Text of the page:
There are two widely used correlations for predicting turbulent blend time in agitated systems. The approach developed by FMP1 concludes that all impellers provide the same blend time when compared at the same diameter and power input per mass, while the approach of Fasano and Penney2, building upon the work of Khang and Levenspiel3, describes blending as a first-order process governed by a mixing rate constant that is characteristic of each impeller. Data taken with ten impeller styles indicate that both approaches generally provide good turbulent blend time estimates, but do have limitations. The impellers studied in this work include both axial-flow and radial-flow impellers, with turbulent power numbers that span a factor of twenty-five range. In addition to considering the blending performance of single impellers in a square batch (liquid level equal to tank diameter), data is reported for the industrially significant case of multiple impellers in taller batches. The aim of this portion of the study is to understand the effects of liquid level and number of impellers on turbulent blend time, how these parameters interact, and to determine when it is economically justified to add a second impeller.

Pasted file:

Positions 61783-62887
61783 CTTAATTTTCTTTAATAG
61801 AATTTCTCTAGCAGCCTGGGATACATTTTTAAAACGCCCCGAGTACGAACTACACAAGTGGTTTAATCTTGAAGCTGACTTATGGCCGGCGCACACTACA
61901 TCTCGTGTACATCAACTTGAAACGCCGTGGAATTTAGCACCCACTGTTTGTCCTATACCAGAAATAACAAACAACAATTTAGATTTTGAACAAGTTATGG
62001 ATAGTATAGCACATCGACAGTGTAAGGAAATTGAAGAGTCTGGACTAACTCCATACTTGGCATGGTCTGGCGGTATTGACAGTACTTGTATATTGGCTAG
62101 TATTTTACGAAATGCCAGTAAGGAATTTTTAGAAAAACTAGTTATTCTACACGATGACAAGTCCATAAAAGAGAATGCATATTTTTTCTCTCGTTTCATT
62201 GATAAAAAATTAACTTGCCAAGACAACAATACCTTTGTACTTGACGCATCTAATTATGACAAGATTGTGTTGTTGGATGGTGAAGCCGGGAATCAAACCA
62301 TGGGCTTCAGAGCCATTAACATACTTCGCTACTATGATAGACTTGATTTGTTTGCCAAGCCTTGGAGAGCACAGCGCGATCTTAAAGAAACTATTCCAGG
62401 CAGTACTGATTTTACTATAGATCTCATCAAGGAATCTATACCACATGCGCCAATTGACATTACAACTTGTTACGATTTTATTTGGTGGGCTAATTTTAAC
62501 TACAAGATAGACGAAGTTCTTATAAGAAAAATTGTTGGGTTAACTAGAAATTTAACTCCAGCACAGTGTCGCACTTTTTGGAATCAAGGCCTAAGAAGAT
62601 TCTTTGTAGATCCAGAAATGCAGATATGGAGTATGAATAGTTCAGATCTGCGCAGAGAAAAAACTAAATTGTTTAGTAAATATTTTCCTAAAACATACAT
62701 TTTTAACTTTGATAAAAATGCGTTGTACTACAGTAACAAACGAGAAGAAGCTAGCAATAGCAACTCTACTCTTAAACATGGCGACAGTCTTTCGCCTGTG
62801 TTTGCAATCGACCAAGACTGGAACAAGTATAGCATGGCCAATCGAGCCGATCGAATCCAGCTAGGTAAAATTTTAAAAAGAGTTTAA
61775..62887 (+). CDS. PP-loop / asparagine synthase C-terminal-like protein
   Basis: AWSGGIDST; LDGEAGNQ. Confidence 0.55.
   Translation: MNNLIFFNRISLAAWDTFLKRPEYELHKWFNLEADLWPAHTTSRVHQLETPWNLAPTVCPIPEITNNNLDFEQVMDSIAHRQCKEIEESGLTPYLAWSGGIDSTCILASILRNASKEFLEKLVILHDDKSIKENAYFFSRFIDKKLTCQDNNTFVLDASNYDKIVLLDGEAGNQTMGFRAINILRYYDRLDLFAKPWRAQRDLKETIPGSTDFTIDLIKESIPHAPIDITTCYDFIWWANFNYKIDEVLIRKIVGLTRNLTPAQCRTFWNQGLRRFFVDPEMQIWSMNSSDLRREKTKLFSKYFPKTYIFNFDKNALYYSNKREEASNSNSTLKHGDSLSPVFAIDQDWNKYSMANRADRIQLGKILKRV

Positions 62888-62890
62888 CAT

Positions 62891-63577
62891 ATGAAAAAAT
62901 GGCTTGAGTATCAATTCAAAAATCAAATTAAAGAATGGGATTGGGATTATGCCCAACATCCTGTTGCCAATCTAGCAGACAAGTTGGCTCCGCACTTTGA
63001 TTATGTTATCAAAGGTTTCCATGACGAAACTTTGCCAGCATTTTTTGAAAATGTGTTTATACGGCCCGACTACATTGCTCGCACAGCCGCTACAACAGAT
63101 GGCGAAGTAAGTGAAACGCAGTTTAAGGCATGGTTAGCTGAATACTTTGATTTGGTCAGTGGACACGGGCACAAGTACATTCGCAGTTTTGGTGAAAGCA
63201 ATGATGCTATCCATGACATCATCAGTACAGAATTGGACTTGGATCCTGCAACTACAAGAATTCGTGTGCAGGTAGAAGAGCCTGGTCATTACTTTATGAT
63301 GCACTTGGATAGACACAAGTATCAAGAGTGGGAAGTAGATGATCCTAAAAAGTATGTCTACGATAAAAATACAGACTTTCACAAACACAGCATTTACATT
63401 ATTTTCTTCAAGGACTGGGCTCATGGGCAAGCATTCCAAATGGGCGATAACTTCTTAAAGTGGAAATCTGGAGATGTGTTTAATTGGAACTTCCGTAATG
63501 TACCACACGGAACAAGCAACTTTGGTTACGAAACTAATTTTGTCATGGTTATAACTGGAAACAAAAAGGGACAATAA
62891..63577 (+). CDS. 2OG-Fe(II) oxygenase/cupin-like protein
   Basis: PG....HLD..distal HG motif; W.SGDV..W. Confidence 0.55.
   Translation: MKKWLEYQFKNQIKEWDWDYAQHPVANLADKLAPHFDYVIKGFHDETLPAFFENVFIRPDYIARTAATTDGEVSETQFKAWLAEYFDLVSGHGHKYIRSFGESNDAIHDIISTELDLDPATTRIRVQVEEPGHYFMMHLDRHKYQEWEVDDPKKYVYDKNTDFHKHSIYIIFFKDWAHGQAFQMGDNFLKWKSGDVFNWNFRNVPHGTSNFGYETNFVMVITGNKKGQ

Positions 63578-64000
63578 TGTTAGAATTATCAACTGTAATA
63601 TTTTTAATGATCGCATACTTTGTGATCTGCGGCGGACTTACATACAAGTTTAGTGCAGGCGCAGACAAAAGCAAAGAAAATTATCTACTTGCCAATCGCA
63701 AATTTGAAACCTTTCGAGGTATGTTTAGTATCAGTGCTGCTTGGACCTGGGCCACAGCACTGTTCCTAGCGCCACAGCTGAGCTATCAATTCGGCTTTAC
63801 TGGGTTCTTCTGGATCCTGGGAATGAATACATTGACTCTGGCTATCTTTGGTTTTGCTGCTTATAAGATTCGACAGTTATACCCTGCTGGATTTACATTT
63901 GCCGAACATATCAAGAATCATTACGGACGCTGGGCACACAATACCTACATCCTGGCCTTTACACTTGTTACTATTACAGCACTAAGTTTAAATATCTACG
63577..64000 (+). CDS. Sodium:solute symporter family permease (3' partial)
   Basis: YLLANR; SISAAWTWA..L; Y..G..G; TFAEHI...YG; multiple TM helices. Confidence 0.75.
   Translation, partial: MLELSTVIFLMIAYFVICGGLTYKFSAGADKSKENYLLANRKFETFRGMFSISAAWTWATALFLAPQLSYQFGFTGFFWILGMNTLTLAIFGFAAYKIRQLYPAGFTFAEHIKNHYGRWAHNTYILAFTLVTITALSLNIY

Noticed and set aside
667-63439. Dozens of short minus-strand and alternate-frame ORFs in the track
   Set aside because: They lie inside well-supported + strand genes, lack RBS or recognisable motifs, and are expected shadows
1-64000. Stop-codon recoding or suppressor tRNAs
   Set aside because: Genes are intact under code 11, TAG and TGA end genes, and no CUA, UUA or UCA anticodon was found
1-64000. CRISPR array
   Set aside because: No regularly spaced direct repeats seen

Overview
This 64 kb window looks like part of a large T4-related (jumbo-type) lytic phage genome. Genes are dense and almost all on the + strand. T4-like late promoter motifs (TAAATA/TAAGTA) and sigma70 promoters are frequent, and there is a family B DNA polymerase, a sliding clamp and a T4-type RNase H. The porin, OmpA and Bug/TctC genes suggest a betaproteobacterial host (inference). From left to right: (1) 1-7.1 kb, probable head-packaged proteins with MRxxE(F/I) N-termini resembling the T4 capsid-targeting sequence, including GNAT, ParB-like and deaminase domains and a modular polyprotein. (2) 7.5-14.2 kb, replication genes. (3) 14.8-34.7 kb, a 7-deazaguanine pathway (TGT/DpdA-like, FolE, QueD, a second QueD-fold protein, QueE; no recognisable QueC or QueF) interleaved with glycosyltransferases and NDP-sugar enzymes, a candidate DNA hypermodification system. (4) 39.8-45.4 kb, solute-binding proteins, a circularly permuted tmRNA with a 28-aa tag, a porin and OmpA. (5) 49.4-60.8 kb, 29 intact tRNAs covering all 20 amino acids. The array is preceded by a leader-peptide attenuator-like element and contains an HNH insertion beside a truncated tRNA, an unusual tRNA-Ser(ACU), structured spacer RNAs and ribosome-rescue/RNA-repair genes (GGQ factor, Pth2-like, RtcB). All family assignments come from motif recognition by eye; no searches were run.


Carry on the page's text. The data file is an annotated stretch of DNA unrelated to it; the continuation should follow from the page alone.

1. Grenville, R. K., and A. W. Nienow, “Blending of Miscible Liquids”, Chapter 9 in Handbook of Industrial Mixing: Science and Practice, edited by E. L. Paul, V. A. Atiemo-Obeng, and S. M. Kresta, Wiley-Interscience, Hoboken, New Jersey (2004).
2. Fasano, J. B., and W. R. Penney, “Avoid Blending Mix-Ups”, Chemical Engineering Progress, pages 56-63 (October, 1991).
3. Khang, S. J., and O. Levenspiel, “The Mixing-Rate Number for Agitator Stirred Tanks”, Chemical Engineering, pages 141-143 (October, 1976).